Defense Secretary Donald Rumsfeld tells Congress the U.S.-led war on terrorism is closer to the beginning than the end. Mr. Rumsfeld said Osama bin Laden's al-Qaida network blamed for last September's attacks is still able to strike worldwide.
The campaign against al-Qaida and the Taleban has made progress, but nearly a year after the September 11 terrorist bombings, Osama bin-Laden still remains nowhere to be found. Secretary Rumsfeld told a Senate panel there have been no fresh leads regarding his whereabouts, despite press reports that he might be in Pakistan.
"We do not know if he's dead or alive. We do know that he is having a great deal of difficulty functioning. He may be dead, he may be seriously wounded, he may be in Afghanistan. He may be somewhere else. But wherever he is, if he is, you can be certain, he is having one dickens of a time operating," Mr. Rumsfeld said.
And, he said the world can expect more terrorist attacks by an al-Qaida network still operating in 60 countries including the United States.
That led to an outburst of frustration from Democratic Senator Max Cleland, who wonders whether the Bush administration has lost sight of its goal in waging the military campaign in Afghanistan. "I think it's fine to nation build or liberate Afghanistan. But for me, the frustration continues because we still have not killed or captured Osama bin Laden and his terrorist cadre," Senator Cleland said.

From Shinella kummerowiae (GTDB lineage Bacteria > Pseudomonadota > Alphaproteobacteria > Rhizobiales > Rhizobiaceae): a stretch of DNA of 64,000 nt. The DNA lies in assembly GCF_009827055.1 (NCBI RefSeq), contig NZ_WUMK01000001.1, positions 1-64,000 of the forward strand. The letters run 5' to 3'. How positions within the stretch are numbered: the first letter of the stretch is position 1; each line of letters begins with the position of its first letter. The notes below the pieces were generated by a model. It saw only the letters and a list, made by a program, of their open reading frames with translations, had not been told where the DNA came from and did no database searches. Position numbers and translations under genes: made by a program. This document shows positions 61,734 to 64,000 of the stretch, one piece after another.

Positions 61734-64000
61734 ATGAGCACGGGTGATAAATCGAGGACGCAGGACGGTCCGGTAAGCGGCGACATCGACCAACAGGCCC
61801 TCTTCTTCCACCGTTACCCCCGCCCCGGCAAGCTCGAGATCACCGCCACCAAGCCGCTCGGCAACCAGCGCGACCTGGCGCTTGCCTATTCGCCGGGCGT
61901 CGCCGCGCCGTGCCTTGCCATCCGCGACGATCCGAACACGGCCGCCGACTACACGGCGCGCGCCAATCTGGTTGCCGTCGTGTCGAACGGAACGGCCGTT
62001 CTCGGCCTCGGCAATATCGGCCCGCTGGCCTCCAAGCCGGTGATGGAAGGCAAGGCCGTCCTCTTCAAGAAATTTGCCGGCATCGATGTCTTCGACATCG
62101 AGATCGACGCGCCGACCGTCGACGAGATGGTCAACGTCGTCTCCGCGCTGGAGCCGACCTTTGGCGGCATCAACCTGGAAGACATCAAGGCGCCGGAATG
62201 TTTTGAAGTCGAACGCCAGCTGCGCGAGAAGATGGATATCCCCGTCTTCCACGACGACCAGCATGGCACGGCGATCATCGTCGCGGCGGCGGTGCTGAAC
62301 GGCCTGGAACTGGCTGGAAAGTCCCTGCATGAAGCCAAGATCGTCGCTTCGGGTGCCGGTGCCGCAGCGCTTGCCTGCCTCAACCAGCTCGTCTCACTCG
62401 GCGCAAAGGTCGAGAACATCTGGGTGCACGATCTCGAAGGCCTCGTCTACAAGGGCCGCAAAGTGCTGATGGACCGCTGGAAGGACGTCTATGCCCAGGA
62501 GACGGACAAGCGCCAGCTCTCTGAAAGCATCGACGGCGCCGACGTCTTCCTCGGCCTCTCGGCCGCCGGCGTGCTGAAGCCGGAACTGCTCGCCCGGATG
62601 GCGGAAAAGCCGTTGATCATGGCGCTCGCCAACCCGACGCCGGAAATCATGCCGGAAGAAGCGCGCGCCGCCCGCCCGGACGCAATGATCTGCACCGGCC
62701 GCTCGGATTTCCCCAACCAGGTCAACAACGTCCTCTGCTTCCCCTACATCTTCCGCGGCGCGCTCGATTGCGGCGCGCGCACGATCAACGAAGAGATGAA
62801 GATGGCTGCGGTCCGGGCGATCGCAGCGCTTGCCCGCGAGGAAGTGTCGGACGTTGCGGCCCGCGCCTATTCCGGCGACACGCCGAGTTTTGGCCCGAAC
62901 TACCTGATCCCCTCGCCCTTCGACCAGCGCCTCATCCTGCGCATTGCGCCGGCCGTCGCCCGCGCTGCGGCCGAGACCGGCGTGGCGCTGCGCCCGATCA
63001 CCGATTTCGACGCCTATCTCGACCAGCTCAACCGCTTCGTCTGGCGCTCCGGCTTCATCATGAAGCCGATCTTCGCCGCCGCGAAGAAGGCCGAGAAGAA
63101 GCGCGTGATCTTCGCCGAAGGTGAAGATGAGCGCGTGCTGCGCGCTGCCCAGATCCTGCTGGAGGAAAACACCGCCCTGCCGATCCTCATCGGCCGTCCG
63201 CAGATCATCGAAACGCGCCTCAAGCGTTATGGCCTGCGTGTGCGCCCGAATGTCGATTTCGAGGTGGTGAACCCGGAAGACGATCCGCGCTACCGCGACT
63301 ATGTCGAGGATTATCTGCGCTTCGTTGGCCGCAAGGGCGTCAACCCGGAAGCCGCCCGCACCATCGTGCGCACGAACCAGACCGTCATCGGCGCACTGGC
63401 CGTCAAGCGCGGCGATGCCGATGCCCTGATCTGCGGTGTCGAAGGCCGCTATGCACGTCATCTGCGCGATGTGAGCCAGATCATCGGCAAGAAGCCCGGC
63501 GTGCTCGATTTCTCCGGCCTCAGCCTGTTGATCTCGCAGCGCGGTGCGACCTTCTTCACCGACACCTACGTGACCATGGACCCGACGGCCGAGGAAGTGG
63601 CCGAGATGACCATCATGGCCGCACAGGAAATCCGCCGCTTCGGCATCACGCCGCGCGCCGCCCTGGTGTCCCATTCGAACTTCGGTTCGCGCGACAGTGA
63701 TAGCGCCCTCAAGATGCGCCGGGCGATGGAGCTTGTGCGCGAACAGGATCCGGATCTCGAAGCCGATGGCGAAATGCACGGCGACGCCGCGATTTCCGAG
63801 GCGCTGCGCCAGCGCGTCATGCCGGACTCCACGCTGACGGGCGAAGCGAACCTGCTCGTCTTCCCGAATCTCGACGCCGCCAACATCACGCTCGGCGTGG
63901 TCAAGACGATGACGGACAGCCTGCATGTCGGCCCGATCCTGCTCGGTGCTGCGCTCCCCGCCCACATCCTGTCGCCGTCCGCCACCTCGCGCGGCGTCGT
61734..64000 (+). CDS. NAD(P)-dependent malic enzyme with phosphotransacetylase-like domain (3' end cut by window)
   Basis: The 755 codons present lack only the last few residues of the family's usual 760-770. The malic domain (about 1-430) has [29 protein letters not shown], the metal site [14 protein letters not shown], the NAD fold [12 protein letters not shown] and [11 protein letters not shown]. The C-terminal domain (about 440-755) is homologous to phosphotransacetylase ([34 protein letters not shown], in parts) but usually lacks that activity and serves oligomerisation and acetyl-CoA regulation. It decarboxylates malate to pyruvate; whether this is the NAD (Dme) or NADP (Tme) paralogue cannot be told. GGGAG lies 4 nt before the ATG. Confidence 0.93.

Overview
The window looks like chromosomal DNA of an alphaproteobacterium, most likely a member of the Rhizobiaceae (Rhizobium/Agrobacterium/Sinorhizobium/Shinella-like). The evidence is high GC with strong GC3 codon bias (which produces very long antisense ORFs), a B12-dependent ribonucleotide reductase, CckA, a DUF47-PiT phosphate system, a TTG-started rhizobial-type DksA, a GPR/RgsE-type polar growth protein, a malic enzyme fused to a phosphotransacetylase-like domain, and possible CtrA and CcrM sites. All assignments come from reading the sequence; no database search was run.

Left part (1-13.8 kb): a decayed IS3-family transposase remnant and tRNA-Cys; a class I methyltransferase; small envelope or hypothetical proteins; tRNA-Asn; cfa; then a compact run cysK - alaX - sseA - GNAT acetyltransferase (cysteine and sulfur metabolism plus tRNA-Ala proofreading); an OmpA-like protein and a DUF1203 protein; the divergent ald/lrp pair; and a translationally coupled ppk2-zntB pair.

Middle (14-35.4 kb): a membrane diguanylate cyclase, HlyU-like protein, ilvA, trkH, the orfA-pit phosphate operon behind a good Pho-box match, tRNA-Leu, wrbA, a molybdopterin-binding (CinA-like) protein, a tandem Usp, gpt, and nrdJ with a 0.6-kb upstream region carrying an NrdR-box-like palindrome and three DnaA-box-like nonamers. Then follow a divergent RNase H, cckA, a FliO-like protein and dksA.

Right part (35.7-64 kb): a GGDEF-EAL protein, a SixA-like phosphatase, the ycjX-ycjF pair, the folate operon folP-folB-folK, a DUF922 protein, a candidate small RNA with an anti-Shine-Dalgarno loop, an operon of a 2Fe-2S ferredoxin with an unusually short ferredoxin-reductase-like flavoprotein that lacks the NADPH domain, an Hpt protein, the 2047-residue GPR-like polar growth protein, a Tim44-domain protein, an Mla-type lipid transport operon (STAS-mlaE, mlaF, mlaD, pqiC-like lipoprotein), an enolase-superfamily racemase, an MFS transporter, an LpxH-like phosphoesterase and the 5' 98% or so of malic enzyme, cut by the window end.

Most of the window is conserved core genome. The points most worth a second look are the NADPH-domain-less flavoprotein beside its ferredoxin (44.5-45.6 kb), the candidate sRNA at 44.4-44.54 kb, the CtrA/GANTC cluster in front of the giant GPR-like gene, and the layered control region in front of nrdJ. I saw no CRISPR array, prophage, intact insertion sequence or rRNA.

That prompted this sharp response from Secretary Rumsfeld. "Do we know where he is? Do we have coordinates? No. Are trying hard? Is intelligence working on it? You bet it is. Mission number one you said ought to be al-Qaida and the Taleban. That is exactly what we're doing and we're doing it all across the globe. People are getting arrested every day. Arms caches are being discovered every day. People are being interrogated, people are being detained. It seems to me that the United States armed forces were designed to deal with armies, navies and air forces. Doing a single manhunt is a different type of thing," he said.
He and General Tommy Franks, the top Pentagon commander for Central Asia, say the mission in Afghanistan is far from complete and won't be over at least until a new Afghan army is fully trained and able to maintain the country's security.
Both testified the fact that more than a million Afghan refugees have returned home since the war began last October is evidence that conditions are much better now than they were before.